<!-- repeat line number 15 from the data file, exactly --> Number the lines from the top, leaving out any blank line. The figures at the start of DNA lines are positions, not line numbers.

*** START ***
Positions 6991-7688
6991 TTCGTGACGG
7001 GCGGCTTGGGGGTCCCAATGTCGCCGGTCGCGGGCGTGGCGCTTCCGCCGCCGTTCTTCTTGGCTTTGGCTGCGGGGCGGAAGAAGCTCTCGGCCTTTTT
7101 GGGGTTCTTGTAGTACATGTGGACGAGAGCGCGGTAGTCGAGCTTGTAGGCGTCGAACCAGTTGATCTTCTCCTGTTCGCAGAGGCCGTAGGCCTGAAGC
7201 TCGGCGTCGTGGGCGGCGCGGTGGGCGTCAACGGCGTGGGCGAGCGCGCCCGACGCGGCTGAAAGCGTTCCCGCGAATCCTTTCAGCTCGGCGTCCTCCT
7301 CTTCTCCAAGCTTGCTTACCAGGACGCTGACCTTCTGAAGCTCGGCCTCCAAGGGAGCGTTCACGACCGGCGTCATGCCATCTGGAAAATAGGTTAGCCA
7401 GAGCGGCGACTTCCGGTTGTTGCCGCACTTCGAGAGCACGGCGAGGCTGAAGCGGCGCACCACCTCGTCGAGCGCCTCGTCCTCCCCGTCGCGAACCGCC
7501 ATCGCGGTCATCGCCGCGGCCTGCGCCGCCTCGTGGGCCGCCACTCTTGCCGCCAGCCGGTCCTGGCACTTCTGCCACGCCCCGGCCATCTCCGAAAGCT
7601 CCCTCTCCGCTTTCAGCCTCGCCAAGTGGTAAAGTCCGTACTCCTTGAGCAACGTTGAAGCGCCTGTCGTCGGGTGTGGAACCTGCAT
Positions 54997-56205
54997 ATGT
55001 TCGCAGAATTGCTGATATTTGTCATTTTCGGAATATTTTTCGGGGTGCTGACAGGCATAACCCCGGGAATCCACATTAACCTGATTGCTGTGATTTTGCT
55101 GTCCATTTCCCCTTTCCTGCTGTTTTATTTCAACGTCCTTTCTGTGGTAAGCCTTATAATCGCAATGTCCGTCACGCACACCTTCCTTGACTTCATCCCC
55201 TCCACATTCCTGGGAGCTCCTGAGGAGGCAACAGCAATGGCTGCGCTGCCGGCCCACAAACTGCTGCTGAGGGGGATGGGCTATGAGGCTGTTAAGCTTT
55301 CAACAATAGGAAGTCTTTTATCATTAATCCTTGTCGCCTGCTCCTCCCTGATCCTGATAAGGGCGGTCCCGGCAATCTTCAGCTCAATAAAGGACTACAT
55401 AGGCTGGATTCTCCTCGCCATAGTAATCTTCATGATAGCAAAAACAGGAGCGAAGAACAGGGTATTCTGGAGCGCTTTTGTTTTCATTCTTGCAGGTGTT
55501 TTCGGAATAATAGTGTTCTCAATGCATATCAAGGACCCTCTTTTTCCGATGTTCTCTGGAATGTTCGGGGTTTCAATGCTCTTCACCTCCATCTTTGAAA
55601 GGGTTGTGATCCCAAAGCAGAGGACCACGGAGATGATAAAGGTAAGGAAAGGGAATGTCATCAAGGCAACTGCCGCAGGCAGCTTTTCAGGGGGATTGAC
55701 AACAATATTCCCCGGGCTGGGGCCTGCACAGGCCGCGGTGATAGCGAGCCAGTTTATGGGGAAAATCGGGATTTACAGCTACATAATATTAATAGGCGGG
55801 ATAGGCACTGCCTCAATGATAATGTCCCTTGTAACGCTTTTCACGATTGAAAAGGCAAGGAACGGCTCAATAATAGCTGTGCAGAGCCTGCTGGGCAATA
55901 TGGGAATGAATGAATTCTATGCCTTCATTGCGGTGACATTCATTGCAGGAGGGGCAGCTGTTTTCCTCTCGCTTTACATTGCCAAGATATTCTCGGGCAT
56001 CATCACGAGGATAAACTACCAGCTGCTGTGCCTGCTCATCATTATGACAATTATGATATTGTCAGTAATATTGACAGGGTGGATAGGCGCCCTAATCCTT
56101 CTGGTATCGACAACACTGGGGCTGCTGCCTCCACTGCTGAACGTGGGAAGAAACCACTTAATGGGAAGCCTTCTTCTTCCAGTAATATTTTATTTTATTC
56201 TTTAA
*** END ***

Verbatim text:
55301 CAACAATAGGAAGTCTTTTATCATTAATCCTTGTCGCCTGCTCCTCCCTGATCCTGATAAGGGCGGTCCCGGCAATCTTCAGCTCAATAAAGGACTACAT